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http://dx.doi.org/10.1093/schbul/sbaa195DOI Listing
http://www.ncbi.nlm.nih.gov/pmc/articles/PMC8379536PMC
August 2021

Involvement of the nuclear factor-κB transcriptional complex in prefrontal cortex immune activation in bipolar disorder.

Transl Psychiatry 2021 01 12;11(1):40. Epub 2021 Jan 12.

Department of Psychiatry, University of Pittsburgh, Pittsburgh, PA, 15213, USA.

Bipolar disorder and schizophrenia have multiple clinical and genetic features in common, including shared risk associated with overlapping susceptibility loci in immune-related genes. Higher activity of the nuclear factor-κB (NF-κB) transcription factor complex, which regulates the transcription of multiple immune markers, has been reported to contribute to immune activation in the prefrontal cortex in schizophrenia. These findings suggest the hypothesis that elevated NF-κB activity is present in the prefrontal cortex in bipolar disorder in a manner similar to that seen in schizophrenia. Therefore, we quantified levels of NF-κB-related mRNAs in the prefrontal cortex of 35 matched pairs of bipolar disorder and unaffected comparison subjects using quantitative PCR. We found that transcript levels were higher in the prefrontal cortex of bipolar disorder subjects for several NF-κB family members, NF-κB activation receptors, and NF-κB-regulated mRNAs, and were lower for an NF-κB inhibitor. Transcript levels for NF-κB family members, NF-κB activation receptors, and NF-κB-regulated mRNAs levels were also highly correlated with each other. This pattern of elevated transcript levels for NF-κB-related markers in bipolar disorder is similar to that previously reported in schizophrenia, suggesting that cortical immune activation is a shared pathophysiological feature between the two disorders.
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http://dx.doi.org/10.1038/s41398-020-01092-xDOI Listing
http://www.ncbi.nlm.nih.gov/pmc/articles/PMC7804457PMC
January 2021

Involvement of the nuclear factor-κB transcriptional complex in prefrontal cortex immune activation in bipolar disorder.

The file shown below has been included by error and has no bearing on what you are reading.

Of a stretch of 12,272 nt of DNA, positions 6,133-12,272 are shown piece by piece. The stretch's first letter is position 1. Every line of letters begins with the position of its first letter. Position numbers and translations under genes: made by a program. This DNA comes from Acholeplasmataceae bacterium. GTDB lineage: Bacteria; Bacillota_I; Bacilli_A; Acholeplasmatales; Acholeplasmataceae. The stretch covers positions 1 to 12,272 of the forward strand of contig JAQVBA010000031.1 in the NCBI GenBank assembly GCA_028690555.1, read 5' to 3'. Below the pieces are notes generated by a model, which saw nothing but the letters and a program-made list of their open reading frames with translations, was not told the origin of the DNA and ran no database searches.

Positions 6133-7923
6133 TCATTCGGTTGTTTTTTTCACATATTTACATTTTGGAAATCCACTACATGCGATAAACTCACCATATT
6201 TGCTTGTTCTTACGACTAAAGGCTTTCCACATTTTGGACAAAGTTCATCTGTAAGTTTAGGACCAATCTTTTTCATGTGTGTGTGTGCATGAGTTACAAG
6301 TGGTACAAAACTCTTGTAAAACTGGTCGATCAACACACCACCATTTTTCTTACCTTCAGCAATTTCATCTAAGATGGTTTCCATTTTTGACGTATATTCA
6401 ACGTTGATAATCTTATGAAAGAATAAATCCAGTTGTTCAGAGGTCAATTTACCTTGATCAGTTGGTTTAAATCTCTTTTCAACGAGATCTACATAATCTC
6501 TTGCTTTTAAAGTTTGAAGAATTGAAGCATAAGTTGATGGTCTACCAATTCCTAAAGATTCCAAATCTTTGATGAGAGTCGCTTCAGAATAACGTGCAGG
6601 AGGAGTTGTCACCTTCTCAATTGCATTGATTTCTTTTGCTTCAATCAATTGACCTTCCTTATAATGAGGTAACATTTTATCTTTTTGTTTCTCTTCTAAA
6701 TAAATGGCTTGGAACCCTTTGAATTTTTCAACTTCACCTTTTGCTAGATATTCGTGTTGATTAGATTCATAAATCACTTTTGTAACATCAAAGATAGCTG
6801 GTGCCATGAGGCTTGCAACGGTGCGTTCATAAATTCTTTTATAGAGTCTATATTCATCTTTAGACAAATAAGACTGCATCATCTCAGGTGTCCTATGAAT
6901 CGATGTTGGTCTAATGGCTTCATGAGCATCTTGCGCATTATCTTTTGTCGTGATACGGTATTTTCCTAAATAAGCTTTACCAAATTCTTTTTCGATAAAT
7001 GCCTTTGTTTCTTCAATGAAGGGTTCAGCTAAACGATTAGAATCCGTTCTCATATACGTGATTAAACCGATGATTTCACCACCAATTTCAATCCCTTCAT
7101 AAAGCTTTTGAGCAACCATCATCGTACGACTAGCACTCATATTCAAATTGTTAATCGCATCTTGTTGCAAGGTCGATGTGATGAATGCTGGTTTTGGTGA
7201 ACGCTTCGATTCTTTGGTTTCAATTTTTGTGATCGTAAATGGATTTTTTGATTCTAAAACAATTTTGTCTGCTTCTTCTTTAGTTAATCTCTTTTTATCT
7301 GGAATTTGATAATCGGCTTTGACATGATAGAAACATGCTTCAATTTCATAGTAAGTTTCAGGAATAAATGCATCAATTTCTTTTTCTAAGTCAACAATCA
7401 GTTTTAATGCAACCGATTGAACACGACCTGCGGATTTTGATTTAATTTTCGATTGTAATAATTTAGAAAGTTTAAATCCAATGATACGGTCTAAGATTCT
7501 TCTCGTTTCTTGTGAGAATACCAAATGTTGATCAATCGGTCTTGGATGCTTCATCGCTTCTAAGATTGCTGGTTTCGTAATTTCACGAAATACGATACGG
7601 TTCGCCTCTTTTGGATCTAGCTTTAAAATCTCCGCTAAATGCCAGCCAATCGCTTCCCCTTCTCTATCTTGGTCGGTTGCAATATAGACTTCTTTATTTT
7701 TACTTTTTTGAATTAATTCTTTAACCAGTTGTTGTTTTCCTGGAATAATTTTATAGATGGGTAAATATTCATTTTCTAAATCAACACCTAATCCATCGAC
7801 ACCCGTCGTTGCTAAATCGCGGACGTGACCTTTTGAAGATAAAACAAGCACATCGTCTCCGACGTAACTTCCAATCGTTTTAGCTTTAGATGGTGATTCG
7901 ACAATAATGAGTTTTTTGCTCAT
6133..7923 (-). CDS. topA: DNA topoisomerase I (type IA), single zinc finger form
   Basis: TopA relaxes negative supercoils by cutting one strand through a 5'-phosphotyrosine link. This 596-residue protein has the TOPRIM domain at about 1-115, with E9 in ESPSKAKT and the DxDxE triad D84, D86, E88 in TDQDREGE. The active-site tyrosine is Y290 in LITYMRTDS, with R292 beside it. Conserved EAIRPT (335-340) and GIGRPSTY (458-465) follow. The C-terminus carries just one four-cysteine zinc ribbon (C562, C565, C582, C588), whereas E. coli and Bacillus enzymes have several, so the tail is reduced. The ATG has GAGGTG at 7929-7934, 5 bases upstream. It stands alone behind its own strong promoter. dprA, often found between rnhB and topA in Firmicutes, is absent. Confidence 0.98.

Transl Psychiatry 2021 01 12;11(1):40. Epub 2021 Jan 12.

Department of Psychiatry, University of Pittsburgh, Pittsburgh, PA, 15213, USA.

Bipolar disorder and schizophrenia have multiple clinical and genetic features in common, including shared risk associated with overlapping susceptibility loci in immune-related genes. Higher activity of the nuclear factor-κB (NF-κB) transcription factor complex, which regulates the transcription of multiple immune markers, has been reported to contribute to immune activation in the prefrontal cortex in schizophrenia. These findings suggest the hypothesis that elevated NF-κB activity is present in the prefrontal cortex in bipolar disorder in a manner similar to that seen in schizophrenia. Therefore, we quantified levels of NF-κB-related mRNAs in the prefrontal cortex of 35 matched pairs of bipolar disorder and unaffected comparison subjects using quantitative PCR. We found that transcript levels were higher in the prefrontal cortex of bipolar disorder subjects for several NF-κB family members, NF-κB activation receptors, and NF-κB-regulated mRNAs, and were lower for an NF-κB inhibitor. Transcript levels for NF-κB family members, NF-κB activation receptors, and NF-κB-regulated mRNAs levels were also highly correlated with each other. This pattern of elevated transcript levels for NF-κB-related markers in bipolar disorder is similar to that previously reported in schizophrenia, suggesting that cortical immune activation is a shared pathophysiological feature between the two disorders.